Council Approves Budget Transfer for High School Building Feasibility Study

By Adam Swift

Compared to the tension-filled City Council chambers during past votes on the future of a new Revere High School, it was a decidedly low-key affair Monday night as the council approved a $2.3 million budget transfer that will allow the city to proceed with a feasibility study for a new high school on the site of the existing school.

Earlier this year, the council voted against moving ahead with a schematic design submission to the Massachusetts School Building Authority to build a new high school at the Wonderland site.

The School Committee voted at its last meeting to use $2.3 million from its FY2023 operating budget to fund the feasibility study.

To complete the reallocation of funds, Richard Viscay, the city’s finance director, said the council needed to vote to move the money from the general fund into Capital Projects – New High School construction fund.

With the approval, Viscay said funds can now be used to secure new contracts for the owner’s project manager, architect, and construction manager so they can get underway with the study.

“This typical would get referred to my committee, ways and means, but if there is no objection from my colleagues on the council, I would prefer to vote this out tonight,” said Councillor-at-Large Gerry Visconti. “This process has been going on long enough and to my knowledge, the School Committee and the building committee has approved schematic design at the existing high school site so I don’t feel the need that it has to go into my committee to discuss it.”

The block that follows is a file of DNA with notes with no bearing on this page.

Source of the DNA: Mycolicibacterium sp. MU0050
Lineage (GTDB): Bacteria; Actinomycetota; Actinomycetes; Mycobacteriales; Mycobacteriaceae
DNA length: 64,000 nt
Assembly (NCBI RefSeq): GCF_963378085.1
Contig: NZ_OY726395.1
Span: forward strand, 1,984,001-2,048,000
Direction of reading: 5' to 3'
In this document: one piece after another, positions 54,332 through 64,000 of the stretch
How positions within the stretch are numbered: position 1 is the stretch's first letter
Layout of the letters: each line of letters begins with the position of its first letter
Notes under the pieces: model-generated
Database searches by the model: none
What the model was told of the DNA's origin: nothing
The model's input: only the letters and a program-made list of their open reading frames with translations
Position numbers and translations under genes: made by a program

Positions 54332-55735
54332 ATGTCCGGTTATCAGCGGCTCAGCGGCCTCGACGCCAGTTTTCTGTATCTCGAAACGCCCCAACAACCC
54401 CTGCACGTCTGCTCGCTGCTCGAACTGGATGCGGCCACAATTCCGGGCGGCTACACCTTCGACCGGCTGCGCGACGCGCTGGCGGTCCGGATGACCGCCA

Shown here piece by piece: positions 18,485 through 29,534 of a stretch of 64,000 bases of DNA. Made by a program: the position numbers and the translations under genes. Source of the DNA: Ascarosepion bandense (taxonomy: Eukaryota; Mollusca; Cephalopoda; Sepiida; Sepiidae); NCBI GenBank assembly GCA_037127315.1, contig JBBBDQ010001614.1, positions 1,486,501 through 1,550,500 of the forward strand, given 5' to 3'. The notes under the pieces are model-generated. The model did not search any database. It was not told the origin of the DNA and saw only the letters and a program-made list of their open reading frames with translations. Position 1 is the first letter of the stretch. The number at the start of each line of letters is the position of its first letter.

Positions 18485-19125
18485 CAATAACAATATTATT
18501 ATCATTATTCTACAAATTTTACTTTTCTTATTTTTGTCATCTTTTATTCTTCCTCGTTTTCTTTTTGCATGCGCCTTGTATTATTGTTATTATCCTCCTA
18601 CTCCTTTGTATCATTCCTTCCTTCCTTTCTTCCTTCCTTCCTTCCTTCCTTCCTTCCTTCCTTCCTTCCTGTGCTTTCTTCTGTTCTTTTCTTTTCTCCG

Superintendent of Schools Dr. Dianne Kelly and Brian Dakin, the owner’s project manager for the past several years from LeftField, were in attendance for Monday night’s meeting, but the council did not raise any questions before moving forward with a roll call vote.

The council voted 8-2 to approve the budget transfer, with Councillor-at-Large Marc Silvestri and Ward 2 Councillor Ira Novoselsky voting no.

Last week, Acting Mayor Patrick Keefe stated that he has concerns about the city spending another $2.3 million to fund a study when he believes Wonderland is still a better site. He stated that building at Wonderland would allow the city to use the existing high school site in the future for middle school needs.

However, Keefe stated that if it was the will of the School Committee and City Council to move forward with a study for a new high school at the existing site, he would not stand in the way.

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